web analytics

A clinician wearing the corporate hat for the first time (By Ling Tan)

By Ling Tan

1st Year Management Intern

A clinician wearing the corporate hat for the first time

For my second internship placement, I was assigned to Strategy and Planning at Barwon Health, a tertiary-level public hospital in regional Victoria. Stepping into this rotation, I found myself in uncharted waters and was out of my comfort zone on many levels, to say the least. Yet, not an ounce of regret crossed my mind. Instead, this placement offered an excellent learning opportunity for an intern like me, transitioning from clinical practice to health service management. I have summarised my learnings in three points below.

Listen and learn

Having previously worked as a community-based clinician, I had to familiarise myself with the acute setting. Fortunately, I had the opportunity to attend monthly directorate performance meetings where my role was to provide secretariat support. By tuning into discussions at those meetings, I quickly learned:

  • A new set of jargon—National Weighted Activity Unit (NWAU), separations, and length of stay (LOS) are just a few examples.
  • The vast number of departments and complex layers of governance that exist in a hospital compared to a community health service.
  • The vital roles and functions of each unit, the interplay between departments, and key performance indicators that contribute to a high-performing hospital.

Do your research and get to know the subject matter expert (well)

My primary responsibility was to lead the development of an organisational strategy for environmental sustainability—an area that is well and truly beyond my clinical expertise. To expedite my learning in this domain, I took a deep dive into key environmental issues within the healthcare sector through extensive reading and participating in relevant webinars and workshops. Aside from self-directed learning, what proved even more helpful was the close professional relationship that I had established with the Environmental Sustainability Manager. The manager served as the technical “source of truth,” a critical support when tasked with writing a strategy on a topic that I initially knew very little about. Through working closely with the manager, I have developed a greater understanding of the profound impacts of climate change on health services and vice versa.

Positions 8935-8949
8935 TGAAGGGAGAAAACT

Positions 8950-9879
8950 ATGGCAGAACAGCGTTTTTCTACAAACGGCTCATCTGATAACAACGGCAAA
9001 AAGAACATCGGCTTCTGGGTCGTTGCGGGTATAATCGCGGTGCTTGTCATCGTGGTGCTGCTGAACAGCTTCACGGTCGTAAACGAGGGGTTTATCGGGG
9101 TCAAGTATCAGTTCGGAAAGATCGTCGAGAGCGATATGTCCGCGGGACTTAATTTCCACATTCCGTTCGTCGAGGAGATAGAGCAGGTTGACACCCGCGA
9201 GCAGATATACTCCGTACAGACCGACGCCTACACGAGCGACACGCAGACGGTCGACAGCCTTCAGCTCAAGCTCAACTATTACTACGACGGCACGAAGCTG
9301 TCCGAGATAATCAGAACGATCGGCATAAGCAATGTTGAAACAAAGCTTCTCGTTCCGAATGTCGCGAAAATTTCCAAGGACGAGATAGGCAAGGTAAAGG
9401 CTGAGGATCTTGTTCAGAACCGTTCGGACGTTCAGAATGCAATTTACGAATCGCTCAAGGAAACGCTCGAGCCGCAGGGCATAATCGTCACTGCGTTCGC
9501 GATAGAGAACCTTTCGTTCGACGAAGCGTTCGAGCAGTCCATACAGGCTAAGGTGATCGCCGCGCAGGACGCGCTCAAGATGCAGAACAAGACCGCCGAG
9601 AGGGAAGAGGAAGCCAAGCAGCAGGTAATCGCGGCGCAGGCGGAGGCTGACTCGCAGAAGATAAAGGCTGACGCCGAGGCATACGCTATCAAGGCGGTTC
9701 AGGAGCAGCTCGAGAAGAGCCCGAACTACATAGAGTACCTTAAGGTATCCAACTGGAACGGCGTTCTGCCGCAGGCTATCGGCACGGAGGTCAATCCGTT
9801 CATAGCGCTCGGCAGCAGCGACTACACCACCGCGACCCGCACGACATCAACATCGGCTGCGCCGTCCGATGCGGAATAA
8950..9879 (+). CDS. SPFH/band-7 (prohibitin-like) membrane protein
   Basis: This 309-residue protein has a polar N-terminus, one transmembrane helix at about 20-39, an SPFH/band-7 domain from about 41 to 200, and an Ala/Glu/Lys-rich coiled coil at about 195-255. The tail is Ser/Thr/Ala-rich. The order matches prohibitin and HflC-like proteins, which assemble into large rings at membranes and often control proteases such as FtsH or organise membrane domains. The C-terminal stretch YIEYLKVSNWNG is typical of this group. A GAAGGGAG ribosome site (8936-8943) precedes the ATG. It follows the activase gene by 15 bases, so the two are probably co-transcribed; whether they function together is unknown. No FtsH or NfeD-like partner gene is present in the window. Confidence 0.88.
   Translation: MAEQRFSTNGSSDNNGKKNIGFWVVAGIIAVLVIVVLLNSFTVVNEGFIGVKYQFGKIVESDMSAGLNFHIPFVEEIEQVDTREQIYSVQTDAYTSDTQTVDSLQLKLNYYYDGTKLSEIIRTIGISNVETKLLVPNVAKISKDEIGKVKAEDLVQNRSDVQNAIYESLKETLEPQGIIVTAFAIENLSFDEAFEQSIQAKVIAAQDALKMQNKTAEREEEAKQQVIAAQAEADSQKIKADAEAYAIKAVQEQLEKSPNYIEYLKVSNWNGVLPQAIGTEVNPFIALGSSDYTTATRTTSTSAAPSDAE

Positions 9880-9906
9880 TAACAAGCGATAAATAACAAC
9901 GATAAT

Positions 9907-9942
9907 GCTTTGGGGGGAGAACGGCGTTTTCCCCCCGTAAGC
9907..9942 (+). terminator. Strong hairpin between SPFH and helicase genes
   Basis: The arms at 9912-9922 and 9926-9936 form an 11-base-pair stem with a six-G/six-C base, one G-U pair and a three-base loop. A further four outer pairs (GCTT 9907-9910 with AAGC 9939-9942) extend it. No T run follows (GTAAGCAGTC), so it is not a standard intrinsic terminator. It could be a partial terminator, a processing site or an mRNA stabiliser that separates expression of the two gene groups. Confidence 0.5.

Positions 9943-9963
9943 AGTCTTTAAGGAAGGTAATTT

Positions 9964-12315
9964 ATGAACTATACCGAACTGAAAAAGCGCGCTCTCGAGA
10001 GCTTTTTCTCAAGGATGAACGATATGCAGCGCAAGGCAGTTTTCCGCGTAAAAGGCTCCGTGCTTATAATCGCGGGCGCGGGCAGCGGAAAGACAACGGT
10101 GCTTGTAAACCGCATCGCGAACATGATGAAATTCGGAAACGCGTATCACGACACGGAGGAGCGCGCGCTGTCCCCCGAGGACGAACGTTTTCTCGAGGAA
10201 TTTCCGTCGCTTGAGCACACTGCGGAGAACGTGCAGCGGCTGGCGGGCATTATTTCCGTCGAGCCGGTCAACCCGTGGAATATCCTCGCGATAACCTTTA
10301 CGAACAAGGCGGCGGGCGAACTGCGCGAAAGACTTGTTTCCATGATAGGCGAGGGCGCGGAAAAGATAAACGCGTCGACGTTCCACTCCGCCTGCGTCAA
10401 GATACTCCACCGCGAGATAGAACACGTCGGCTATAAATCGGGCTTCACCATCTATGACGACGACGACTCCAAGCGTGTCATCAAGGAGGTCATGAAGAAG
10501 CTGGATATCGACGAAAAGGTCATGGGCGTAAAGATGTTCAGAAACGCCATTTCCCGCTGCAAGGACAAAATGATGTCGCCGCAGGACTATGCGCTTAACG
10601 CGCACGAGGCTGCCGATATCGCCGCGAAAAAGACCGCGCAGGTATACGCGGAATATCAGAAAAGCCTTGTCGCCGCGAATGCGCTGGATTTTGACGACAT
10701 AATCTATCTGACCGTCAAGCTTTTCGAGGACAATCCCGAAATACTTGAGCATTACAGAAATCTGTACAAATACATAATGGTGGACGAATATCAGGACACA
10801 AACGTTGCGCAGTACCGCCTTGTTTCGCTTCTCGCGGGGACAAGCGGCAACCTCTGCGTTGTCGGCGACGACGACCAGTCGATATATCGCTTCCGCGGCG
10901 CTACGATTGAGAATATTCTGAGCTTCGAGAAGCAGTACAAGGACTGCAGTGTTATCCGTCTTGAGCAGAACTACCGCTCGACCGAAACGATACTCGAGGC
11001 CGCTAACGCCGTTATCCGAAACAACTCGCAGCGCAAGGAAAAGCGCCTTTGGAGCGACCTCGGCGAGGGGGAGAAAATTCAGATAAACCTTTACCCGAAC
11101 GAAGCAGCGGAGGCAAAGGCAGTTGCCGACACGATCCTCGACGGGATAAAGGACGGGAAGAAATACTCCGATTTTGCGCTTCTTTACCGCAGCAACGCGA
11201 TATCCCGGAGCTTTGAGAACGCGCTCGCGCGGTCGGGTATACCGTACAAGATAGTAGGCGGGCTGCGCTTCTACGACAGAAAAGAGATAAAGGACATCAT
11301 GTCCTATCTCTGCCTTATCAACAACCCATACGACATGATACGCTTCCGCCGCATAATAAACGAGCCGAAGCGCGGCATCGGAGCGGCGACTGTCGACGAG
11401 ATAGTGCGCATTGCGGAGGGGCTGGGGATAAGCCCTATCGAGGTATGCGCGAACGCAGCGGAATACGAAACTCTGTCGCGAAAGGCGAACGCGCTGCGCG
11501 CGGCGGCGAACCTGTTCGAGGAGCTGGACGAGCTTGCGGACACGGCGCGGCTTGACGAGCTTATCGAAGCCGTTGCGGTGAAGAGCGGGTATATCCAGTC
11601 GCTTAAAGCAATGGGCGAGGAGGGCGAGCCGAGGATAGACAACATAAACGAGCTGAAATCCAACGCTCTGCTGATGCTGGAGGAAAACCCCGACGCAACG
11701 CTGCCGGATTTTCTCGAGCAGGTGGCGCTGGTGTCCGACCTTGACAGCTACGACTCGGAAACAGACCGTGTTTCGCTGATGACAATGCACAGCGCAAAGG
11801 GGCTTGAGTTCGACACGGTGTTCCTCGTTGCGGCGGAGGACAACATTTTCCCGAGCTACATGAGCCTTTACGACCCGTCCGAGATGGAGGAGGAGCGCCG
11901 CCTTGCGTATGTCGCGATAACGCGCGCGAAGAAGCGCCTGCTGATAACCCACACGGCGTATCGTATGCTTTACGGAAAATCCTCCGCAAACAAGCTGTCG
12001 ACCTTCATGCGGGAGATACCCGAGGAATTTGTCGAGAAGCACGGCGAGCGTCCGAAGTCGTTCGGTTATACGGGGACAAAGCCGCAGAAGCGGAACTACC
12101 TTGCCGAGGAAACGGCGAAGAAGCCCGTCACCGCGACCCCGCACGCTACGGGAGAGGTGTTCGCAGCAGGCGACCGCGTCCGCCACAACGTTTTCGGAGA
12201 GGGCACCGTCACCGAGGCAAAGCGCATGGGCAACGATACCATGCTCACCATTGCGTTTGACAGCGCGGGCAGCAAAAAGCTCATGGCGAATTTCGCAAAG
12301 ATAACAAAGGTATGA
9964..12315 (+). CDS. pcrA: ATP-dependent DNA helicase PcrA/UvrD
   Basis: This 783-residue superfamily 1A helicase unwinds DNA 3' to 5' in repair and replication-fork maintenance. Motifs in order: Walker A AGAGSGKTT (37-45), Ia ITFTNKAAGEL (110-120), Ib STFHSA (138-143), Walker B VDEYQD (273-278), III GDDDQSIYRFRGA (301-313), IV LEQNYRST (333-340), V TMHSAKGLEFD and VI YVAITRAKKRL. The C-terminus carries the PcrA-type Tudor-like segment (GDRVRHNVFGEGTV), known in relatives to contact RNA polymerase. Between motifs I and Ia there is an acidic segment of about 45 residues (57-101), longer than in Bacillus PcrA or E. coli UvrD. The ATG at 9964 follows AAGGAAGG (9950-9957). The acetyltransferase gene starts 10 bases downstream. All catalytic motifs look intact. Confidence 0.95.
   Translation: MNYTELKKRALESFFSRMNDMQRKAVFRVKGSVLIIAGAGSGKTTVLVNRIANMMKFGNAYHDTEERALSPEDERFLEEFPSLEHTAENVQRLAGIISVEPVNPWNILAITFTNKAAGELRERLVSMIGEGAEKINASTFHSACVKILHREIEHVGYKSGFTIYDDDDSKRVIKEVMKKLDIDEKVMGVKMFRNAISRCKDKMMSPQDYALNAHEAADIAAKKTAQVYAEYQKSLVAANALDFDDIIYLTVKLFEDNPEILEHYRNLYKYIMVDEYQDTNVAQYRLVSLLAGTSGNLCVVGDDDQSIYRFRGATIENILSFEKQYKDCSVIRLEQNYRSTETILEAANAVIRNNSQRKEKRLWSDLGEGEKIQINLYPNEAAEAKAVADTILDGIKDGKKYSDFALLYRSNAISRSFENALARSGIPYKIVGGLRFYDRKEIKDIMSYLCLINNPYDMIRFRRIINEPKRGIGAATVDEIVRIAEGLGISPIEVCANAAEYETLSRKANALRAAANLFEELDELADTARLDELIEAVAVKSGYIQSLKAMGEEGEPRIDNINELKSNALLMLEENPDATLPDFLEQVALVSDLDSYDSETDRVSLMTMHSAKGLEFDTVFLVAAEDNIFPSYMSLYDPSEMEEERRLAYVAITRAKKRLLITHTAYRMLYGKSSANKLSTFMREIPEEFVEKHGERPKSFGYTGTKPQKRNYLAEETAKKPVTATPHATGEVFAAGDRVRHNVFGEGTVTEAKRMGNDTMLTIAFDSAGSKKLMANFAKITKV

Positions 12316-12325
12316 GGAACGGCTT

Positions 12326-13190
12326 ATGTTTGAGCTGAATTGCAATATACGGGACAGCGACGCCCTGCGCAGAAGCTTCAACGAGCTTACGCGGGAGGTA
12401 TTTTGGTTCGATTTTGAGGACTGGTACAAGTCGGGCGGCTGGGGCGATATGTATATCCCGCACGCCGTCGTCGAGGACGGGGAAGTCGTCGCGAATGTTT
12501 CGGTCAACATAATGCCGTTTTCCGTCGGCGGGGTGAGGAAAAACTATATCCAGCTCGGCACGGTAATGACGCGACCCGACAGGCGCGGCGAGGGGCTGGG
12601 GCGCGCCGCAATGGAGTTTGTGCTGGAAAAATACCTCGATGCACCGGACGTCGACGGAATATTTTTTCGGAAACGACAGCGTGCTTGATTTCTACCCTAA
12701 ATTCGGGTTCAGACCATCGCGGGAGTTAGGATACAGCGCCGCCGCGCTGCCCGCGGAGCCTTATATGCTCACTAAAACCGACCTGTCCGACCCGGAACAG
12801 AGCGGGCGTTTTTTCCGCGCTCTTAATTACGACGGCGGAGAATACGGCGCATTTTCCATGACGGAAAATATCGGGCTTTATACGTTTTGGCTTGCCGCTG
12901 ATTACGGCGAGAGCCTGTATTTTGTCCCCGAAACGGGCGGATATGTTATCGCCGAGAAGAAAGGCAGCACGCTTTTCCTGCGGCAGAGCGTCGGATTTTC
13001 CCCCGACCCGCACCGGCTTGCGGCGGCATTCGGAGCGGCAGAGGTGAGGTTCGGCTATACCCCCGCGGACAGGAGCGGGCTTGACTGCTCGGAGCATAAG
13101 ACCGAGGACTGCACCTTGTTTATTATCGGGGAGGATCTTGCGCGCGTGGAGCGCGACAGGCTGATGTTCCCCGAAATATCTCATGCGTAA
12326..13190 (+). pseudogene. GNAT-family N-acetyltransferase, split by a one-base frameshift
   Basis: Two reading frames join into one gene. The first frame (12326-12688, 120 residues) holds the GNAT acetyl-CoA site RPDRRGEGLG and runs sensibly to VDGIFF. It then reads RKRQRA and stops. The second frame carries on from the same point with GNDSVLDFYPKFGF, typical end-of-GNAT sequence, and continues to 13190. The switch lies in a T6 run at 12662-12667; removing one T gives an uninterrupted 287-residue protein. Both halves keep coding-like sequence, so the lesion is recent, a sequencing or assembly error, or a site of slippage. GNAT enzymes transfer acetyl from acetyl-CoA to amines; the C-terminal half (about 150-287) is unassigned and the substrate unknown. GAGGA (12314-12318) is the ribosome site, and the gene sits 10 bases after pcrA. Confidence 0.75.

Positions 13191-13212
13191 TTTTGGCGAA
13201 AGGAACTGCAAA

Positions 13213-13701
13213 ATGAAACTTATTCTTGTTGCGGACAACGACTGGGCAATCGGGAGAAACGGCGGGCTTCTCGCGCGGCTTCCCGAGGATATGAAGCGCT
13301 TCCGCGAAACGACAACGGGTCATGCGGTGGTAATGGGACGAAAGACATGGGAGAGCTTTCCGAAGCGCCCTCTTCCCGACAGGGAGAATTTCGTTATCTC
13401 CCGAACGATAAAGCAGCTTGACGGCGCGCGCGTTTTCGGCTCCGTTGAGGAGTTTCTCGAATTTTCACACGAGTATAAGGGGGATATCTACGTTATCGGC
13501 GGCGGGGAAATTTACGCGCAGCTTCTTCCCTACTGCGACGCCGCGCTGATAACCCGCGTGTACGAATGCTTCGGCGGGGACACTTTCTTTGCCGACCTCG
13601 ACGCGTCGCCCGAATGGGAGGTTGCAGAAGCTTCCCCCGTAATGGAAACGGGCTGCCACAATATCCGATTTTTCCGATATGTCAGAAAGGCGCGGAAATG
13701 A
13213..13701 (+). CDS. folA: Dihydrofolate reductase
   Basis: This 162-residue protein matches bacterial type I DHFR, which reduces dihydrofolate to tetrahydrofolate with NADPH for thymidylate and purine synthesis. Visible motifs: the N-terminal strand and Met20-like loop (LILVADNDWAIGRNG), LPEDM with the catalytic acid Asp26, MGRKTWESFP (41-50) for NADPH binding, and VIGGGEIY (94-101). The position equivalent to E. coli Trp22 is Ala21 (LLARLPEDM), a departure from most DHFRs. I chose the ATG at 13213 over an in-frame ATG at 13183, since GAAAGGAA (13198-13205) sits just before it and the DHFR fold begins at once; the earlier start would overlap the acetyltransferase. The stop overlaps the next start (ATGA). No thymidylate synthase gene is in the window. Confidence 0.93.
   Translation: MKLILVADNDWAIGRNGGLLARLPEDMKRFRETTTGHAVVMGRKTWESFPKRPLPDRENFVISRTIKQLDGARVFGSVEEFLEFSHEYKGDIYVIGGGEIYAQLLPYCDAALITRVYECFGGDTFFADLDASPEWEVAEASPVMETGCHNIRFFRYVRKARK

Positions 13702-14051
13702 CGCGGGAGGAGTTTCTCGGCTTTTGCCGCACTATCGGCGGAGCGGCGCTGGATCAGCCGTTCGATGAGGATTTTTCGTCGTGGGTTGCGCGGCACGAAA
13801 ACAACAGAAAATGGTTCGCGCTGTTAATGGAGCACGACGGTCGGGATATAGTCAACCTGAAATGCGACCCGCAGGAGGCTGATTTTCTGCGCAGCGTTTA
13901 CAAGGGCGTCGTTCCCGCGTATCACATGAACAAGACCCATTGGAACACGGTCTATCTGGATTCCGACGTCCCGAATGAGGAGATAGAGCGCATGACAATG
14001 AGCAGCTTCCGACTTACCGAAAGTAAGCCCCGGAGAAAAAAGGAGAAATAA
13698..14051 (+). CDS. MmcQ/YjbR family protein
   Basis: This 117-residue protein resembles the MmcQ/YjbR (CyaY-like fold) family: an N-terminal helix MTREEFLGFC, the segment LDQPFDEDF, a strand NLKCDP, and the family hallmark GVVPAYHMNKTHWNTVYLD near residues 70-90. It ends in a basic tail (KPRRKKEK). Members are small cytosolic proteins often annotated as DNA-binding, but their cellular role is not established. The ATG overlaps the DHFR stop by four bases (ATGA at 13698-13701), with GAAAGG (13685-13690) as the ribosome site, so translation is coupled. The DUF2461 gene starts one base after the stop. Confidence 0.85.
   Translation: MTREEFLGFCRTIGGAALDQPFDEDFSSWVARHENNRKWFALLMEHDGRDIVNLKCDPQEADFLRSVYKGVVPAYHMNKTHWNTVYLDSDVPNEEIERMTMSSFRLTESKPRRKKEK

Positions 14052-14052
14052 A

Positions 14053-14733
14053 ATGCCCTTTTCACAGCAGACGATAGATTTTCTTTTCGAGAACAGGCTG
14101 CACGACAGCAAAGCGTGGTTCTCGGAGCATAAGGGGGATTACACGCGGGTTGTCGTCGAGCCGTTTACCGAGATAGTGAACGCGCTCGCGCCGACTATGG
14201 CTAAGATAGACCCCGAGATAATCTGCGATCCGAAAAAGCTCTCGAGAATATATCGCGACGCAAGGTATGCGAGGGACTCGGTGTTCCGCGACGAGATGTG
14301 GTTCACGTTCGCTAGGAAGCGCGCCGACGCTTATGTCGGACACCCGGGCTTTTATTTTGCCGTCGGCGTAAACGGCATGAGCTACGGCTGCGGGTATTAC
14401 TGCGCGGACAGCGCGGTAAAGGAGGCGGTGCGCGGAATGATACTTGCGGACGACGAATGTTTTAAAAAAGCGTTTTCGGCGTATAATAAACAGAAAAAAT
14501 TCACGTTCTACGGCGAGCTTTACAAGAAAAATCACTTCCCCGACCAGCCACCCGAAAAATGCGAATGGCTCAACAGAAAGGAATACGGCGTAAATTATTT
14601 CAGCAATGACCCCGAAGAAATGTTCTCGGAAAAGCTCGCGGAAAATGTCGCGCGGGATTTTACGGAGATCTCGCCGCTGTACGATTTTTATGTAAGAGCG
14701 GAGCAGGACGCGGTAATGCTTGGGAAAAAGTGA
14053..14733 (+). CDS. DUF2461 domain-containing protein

Your placement supervisor and ACHSM mentor are valuable resources

As the project lead, I had to execute tasks that I had never done before in my former roles. From executive stakeholder engagement to writing the strategy itself, I was a beginner all over again. However, I was not thrown into the deep end alone. My placement supervisor was a great resource, coaching me week in and week out. From him, I learned how to:

  • navigate the hierarchy in the hospital and effectively engage with senior and executive stakeholders
  • facilitate productive dialogues to elicit stakeholder feedback to inform the strategy
  • translate complex ideas and write them succinctly in corporate documents.

I also scheduled regular catch-ups with my ACHSM mentor throughout the placement. My mentor served as a great sounding board, listening to my concerns and offering her perspectives. Having another person to guide and cheer you on as you navigate a new professional environment goes a long way.

Writing this blog post at the conclusion of my project, I can proudly say that the draft strategy has received positive feedback from the Chief Executive and relevant stakeholders and is now awaiting final endorsement by the Board. This achievement would not have been possible without the people who consistently supported me in reaching the finish line. I hope that my experience offers valuable insights and serves as encouragement for fellow interns who find themselves navigating unfamiliar territories. As the saying goes, there is indeed a light at the end of the tunnel.

Disclaimer: Views are those of individual authors and not those of ACHSM or management intern’s employers